Wednesday, February 11, 2009

County officials back F&G fee increase

Fish and Game hopes to raise certain hunting and fishing fees

Express Staff Writer

Coming as it does on the heels of one of the worst economic outlooks to face the nation in years, Idaho Department of Fish and Game's requested increases to license and tag fees has generated its fair share of controversy.

If approved by the Legislature, the proposal would raise more than $5 million statewide for the agency annually. Of that, nearly 80 percent would go to maintain existing programs, cover employee compensation and handle inflation costs over the next three years, according to information from the department.

Fish and Game cannot raise license and tag fees on its own, an it doesn't receive general fund tax money from the state of Idaho.

On Tuesday, representatives from Fish and Game's Magic Valley Region presented their package of proposed license and tag fee increases to the Blaine County Commission. The intent of the Fish and Game officials was to convince the commissioners to send a letter of support to the Legislature, which may consider the proposal as soon as this week.

The Idaho House will likely consider the fee increases first, according to Fish and Game officials.

The department hasn't been given a fee increase in four years, Idaho Fish and Game Commissioner Wayne Wright told the county commissioners.

"We almost have to do deficit spending to keep current programs going," Wright said. "We really do need a fee increase."

The proposed revenue increase is designed to last three years and would allow the department to implement new programs desired by hunters and anglers, Fish and Game states. If approved, the fee increases would take effect July 1.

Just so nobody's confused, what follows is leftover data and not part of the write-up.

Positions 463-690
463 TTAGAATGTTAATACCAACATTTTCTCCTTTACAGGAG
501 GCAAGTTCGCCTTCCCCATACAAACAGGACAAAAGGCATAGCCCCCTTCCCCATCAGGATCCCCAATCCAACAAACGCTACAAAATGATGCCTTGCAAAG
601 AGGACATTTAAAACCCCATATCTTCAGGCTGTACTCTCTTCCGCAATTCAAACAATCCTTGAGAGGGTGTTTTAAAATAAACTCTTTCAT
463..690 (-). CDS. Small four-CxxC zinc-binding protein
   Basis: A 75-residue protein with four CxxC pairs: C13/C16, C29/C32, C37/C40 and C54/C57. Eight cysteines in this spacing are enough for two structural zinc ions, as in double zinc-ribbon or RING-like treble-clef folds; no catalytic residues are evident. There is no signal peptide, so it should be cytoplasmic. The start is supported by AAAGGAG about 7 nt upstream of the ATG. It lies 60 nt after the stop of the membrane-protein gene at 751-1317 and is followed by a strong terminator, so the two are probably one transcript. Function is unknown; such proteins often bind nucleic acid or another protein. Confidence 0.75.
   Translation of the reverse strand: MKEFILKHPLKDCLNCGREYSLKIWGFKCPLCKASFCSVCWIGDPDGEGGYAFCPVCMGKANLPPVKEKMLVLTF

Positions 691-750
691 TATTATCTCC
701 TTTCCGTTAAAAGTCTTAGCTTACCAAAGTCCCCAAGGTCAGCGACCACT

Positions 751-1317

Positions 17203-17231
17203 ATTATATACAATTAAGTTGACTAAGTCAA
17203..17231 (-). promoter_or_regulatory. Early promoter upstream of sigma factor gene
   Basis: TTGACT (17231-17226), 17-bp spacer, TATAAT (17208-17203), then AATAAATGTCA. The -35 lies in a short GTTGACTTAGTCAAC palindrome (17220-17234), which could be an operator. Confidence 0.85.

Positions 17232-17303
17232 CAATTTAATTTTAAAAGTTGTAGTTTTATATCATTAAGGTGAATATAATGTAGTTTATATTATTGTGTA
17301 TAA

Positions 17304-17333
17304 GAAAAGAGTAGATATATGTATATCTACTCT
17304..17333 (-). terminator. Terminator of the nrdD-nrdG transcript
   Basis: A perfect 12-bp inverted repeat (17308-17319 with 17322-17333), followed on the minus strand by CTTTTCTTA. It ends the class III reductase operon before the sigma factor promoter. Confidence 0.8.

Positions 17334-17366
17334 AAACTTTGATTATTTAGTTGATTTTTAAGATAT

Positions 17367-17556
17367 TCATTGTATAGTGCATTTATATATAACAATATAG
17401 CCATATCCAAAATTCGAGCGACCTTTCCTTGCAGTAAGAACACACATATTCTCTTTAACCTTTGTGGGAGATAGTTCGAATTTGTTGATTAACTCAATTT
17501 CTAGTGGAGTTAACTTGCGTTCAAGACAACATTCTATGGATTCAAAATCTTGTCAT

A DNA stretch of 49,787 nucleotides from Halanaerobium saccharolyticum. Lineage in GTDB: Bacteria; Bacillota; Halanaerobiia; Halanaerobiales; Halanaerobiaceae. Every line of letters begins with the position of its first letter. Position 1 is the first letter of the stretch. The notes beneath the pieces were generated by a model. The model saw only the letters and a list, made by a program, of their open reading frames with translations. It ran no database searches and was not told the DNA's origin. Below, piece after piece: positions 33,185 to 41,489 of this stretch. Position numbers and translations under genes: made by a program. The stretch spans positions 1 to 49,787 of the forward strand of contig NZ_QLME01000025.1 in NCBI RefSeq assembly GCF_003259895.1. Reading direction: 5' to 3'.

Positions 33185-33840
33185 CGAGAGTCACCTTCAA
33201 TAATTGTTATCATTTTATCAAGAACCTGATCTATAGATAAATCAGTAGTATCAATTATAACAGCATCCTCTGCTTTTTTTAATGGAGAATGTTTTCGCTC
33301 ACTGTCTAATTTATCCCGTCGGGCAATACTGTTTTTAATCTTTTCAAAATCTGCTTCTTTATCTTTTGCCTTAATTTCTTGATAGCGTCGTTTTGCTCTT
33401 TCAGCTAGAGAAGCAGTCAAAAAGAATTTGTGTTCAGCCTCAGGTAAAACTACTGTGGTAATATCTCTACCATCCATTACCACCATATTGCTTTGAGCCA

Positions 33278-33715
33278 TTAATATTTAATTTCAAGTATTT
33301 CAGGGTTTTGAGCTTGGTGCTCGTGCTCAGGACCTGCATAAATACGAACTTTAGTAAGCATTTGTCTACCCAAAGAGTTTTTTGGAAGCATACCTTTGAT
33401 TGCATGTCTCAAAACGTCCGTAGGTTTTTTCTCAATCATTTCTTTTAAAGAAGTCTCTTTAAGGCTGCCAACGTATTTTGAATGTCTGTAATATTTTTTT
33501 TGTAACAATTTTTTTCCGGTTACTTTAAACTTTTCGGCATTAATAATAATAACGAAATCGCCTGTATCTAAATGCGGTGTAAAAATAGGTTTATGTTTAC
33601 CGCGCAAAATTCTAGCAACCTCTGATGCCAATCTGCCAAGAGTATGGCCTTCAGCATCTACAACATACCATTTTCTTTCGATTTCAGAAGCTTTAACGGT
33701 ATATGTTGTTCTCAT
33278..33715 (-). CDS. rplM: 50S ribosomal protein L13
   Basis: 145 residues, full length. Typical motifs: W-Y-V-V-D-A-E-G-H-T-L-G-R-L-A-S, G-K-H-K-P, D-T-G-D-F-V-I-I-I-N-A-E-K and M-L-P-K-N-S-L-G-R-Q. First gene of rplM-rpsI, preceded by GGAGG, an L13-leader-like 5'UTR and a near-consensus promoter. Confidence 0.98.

The remaining 20 percent, or about $4 million stretched out over three years, would fund on-the-ground needs, such as habitat restoration efforts, improved access for hunters and anglers, new family fishing waters and increased hatchery fish production.

Fish and Game's proposed "fee enhancement package" requests an overall 15 percent increase in license and tag fees, down from earlier version that called for a 20 percent increase. However, not all license and tag fees would increase by that amount, Wright said.

"It's not an across-the-board revenue enhancement," he said.

Under the proposal, hunting for trophy bull elk would cost more than hunting for an antlerless elk.

The proposed fee increases generally would be less for Idaho residents compared to non-residents. For example, a resident combination license would increase by 11 percent, to $35.25, while a non-resident combination license would increase 20 percent to $238.25.

The proposal was well received by the County Commission, though Commissioner Tom Bowman wasn't present. In the end, commissioners Larry Schoen and Angenie McCleary agreed to write the Legislature in support of the plan.

"They look fairly reasonable to me," McCleary said.

Information on the full fee increases can be found on the Fish and Game's Web site.

Jason Kauffman:

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